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The New York Times: The Week in Tech – How Is Antitrust Enforcement Changing?

Read on The New York Times

Hello, my name is Steve Lohr. I cover technology and economics for The New York Times, and I’m this week’s tour guide through recent tech news.

One of the big stories of the year has been the Big Tech companies becoming targets of major antitrust investigations by the nation’s federal enforcement agencies, Congress and states. The concern is not only the companies’ market power but also how they handle personal data, spread disinformation and amplify partisan divisions.

To someone who has covered technology and antitrust for The Times for more than two decades, this period seems different than anything I’ve seen before. To me, it raises a question: Are we entering a new, progressive era in antitrust?

The answer to that question matters a lot. The official scrutiny of the big tech companies — Facebook, Google, Amazon and Apple — is just getting underway. Whether it results in meaningful curbs on the companies will depend in good part on the persistence of the investigators.

Investigations have a way of finding things. And the institutional commitment to antitrust, or lack of it, will be shaped by economics, ideas, politics and public opinion.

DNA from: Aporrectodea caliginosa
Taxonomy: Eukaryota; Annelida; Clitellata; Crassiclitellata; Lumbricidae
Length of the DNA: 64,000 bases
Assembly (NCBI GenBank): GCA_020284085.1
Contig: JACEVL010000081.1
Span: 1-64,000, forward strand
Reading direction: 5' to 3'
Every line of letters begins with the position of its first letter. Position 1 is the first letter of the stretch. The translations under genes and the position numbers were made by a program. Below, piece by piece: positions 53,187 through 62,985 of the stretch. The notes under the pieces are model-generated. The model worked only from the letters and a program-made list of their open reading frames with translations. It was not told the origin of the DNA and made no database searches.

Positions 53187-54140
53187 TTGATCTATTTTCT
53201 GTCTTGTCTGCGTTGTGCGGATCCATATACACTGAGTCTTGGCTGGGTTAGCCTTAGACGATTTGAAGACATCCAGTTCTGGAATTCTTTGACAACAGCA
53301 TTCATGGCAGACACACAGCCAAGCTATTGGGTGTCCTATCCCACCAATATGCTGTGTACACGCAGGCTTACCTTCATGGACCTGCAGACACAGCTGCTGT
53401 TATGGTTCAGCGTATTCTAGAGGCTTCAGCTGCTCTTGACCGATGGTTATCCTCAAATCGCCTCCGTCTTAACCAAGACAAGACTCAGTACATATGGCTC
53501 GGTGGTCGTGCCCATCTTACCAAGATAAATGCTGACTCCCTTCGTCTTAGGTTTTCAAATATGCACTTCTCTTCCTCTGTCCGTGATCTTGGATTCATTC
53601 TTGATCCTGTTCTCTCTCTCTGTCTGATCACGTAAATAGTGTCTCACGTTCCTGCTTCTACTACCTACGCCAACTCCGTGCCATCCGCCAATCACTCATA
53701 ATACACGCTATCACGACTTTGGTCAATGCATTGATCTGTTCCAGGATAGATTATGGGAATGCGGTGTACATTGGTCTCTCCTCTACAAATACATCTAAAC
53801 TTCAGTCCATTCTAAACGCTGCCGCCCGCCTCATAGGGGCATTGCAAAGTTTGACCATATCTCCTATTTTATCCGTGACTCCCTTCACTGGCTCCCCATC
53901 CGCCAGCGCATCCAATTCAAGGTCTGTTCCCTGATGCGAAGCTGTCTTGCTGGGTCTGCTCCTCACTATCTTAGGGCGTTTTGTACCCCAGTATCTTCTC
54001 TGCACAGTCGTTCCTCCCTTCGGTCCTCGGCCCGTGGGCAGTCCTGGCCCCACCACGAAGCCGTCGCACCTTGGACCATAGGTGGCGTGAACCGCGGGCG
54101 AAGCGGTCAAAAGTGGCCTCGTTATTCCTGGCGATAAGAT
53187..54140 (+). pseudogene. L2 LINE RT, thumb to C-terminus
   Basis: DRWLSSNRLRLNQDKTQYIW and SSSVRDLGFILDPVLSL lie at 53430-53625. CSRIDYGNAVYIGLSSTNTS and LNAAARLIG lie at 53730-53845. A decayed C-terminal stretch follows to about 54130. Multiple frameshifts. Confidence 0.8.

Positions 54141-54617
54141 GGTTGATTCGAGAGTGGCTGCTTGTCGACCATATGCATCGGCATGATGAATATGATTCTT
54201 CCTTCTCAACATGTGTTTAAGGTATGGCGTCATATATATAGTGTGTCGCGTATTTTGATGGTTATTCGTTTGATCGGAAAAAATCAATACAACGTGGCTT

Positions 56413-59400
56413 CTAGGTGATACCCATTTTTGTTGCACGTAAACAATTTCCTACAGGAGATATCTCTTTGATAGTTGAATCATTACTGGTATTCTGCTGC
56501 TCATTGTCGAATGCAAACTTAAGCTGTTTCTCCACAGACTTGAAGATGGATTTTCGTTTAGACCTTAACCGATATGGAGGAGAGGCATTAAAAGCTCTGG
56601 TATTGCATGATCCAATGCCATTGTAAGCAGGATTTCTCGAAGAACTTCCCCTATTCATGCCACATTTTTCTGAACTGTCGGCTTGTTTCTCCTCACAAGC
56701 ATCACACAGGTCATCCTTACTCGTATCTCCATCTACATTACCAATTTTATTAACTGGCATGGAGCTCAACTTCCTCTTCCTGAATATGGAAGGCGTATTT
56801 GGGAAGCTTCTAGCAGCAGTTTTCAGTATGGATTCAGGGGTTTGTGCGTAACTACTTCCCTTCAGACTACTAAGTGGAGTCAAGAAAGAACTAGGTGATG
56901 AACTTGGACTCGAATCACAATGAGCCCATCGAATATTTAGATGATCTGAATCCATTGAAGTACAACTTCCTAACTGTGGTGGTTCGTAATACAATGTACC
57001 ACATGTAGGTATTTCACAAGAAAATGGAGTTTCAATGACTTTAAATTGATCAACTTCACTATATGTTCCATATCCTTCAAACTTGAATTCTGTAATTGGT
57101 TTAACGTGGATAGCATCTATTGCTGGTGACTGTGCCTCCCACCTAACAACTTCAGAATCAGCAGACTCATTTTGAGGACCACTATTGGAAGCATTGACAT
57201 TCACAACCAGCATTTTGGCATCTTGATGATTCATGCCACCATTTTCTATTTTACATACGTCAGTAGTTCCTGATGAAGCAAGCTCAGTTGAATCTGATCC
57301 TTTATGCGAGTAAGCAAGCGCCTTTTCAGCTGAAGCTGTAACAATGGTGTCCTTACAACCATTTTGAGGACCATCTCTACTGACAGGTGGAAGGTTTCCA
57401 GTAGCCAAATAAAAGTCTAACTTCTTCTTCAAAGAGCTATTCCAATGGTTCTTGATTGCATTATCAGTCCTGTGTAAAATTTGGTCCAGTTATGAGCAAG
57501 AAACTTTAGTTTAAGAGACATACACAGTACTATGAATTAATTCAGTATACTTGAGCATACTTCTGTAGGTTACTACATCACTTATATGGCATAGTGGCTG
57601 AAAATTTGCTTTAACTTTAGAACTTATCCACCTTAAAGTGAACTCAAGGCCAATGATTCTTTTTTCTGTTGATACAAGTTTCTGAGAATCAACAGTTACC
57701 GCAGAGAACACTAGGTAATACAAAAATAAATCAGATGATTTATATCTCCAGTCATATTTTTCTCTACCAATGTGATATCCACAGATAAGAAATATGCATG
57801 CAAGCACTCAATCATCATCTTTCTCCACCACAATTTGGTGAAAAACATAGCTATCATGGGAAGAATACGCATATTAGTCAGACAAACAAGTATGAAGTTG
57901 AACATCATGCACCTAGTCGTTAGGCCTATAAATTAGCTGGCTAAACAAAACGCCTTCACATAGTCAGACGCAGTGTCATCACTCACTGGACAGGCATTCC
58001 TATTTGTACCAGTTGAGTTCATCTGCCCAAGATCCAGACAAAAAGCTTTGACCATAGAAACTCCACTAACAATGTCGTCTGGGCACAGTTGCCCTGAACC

There are intriguing parallels with the progressive era of the late 19th and early 20th century: growing gaps in wealthconcentration of markets and a perceived threat to democracy.

Then, the technology engine was the industrial revolution. Today, it is the digital revolution. Then, the targets of enforcement were the industrial trusts, led by Standard Oil. Today, it is the digital behemoths. Then, the policy response was new antitrust laws — the Sherman Act of 1890 and the Clayton Act of 1914 — and aggressive enforcement. Today, the policy response remains to be seen.

While reporting recent stories and a few interviews last week, I’ve been struck by two things: the very different climate now compared with the one surrounding the antitrust case against Microsoft in the 1990s, and the extent of the bipartisan support for pursuing the big tech companies.

Read the full story on The New York Times.

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In America today, wealth and political power are more concentrated than at any point in our country’s history.

The Open Markets Institute, formerly the Open Markets program at New America, was founded to protect liberty and democracy from these extreme -- and growing -- concentrations of private power.

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